For me, memory is a porous, amorphous thing. I am often perplexed by the ability of some authors to write memoirs, to state definitively this happened, then that, and this person said this or that. How is it possible that they can be so sure that is exactly the way it happened, precisely what each person said, how they reacted? I don’t have the confidence, the certainty they claim to have, to say that my memories are factually accurate.
Shortly before he died, I interviewed George Plimpton, the editor of The Paris Review who was famous for his participatory journalism. I had just read his book Paper Lion about when he joined the Detroit Lion’s preseason, training with them as a backup quarterback, though he was a complete amateur at the game. (What we journalists will do to get a great story!) In the book, he recounts entire on-field conversations with the coach and others. But we’re talking about scrimmage pep talks, back and forth teasing among fellow players, and sideline instructions just before being sent out to play. He couldn’t possible have had the wherewithal right then and there to take notes or make a recording of what was being said. I asked him how he was able to remember those conversations. Plimpton’s response was that after a training session he would go directly to his room and write everything down. But some of the dialog in the book were long paragraphs of quotes. Wouldn’t he have been waylaid between the field and his room, by the everyday necessities and social niceties of the post-game locker room, stopping to shower and dress and participate in the usual antics and chatter? How could he possibly hold those on-field dialogues in his mind, keeping them whole and accurate through all that?
I don’t believe Plimpton wrote verbatim what was said. Yet he captured the truth, at least as he had heard it and experienced it. And that made for great storytelling which the others on the field would recognize as something they too experienced.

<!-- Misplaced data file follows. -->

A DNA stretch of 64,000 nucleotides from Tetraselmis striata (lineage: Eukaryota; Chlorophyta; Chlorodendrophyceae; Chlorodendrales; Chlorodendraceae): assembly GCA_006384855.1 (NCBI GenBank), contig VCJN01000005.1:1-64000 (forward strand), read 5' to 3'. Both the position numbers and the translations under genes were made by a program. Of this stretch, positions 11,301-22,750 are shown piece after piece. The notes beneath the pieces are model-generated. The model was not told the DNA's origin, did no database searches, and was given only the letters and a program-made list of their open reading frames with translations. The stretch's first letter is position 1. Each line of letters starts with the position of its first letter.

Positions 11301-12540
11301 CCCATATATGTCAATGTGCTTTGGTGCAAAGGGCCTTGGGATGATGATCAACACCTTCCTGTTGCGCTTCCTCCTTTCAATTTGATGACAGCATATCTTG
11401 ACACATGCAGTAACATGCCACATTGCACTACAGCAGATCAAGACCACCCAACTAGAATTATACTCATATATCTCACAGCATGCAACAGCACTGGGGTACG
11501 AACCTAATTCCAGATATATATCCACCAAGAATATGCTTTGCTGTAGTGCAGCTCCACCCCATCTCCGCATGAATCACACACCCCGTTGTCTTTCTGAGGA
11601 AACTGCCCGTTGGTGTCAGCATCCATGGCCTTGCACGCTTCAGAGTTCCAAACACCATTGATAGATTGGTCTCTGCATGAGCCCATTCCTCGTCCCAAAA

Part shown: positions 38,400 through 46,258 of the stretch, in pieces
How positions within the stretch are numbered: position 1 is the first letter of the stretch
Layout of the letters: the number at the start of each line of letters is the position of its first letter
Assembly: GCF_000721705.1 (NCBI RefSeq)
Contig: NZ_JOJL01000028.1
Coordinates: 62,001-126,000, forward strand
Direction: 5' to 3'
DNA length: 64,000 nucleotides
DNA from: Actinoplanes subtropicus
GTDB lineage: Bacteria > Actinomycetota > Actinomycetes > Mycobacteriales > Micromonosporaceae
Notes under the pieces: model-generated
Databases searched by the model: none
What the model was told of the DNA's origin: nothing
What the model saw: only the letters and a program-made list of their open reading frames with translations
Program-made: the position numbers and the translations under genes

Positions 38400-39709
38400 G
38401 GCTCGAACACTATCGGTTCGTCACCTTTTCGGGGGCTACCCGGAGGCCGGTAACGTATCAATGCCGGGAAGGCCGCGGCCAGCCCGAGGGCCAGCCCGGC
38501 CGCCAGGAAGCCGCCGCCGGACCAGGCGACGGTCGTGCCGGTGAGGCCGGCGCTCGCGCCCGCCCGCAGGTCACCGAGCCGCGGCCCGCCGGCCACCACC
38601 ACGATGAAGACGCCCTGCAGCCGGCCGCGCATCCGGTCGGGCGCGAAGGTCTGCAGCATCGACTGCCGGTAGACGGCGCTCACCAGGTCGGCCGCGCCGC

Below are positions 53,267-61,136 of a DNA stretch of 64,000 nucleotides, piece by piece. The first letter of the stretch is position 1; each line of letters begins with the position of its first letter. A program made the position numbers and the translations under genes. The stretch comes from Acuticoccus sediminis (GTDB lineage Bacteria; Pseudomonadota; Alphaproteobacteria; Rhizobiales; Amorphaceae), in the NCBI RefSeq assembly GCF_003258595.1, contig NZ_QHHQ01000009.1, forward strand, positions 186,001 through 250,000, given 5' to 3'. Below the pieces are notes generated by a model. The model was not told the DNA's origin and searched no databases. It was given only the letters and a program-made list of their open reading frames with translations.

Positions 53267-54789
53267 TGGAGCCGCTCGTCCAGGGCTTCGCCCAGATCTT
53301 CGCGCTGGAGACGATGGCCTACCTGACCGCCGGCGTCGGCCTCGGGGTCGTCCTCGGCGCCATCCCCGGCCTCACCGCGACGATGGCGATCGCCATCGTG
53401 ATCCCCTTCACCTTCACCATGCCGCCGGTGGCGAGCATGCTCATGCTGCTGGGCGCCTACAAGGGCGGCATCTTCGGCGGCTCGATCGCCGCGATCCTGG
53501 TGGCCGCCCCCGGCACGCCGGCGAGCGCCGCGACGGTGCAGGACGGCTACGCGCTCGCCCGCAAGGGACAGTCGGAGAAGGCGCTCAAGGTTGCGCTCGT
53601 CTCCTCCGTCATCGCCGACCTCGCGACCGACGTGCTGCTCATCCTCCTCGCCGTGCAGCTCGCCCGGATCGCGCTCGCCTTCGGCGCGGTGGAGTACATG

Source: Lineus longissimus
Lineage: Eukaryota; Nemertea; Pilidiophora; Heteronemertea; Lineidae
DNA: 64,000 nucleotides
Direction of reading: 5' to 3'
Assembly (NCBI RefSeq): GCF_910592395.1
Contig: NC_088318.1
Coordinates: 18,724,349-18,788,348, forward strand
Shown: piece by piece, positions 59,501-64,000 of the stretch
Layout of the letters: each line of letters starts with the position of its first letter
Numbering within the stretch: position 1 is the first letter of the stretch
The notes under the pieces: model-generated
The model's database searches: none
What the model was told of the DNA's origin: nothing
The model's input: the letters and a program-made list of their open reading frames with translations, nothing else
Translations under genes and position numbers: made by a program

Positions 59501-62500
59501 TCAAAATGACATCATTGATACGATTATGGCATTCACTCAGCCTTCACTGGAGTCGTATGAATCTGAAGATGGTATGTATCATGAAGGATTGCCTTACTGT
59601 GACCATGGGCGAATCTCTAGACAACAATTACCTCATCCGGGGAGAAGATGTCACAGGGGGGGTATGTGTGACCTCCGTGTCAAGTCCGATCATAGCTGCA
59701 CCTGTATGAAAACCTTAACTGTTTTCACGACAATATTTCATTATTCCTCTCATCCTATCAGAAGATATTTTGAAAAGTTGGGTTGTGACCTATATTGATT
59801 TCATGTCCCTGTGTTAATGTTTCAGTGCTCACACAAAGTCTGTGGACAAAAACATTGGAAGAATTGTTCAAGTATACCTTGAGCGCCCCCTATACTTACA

I was trained as a journalist by a very strict taskmaster — Daniel — who had years of war correspondence and investigative journalism under his belt before we met. He (and I) would no more invent or paraphrase a quote than falsify any of the other facts of an article. In the glory days of glossy magazines, when we had copy editors and fact checkers, we had to show at least two sources for any fact before an editor (or at least a good editor) would allow it to be kept in the final published piece. For some of Daniel’s more serious, hard-hitting articles, he often also had teams of attorneys double-checking what he wrote.
A fact, in those terms, is a verifiable, often quantifiable statement of what is or was. But facts don’t necessarily encompass the truth. That’s one of the reasons I have been focusing on writing fiction in recent years. I was tired of writing other people’s facts, and wanted/needed to try to explore my own truths, or more specifically, my questioning of perceived truths.
The problem is that I now ache to write about Daniel, about the man who was/is the other half of me, my heart and reason. I don’t want to fictionalize Daniel. He’s already slipping away from me. I can barely hear his voice. I can’t smell him on my clothes or feel his flesh against mine. I need to keep him as real and vital as he ever was, to write the truths anchored in facts.
How do I write my memories of my life with Daniel when I can’t even remember how many times he was in the hospital this past year? I have no notes or recordings with verbatim quotes or detailed descriptions of rooms, facial expressions, times of day, and so forth. In other words, I don’t have the facts to support the wondrously non-fiction life we led.
Yet, I must write. I will write. And if I fail to keep my facts perfectly accurate, I will strive for the underlying truth that rests within the story. Daniel, you deserve no less than my best. I just wish you were here to help pull that best out of me.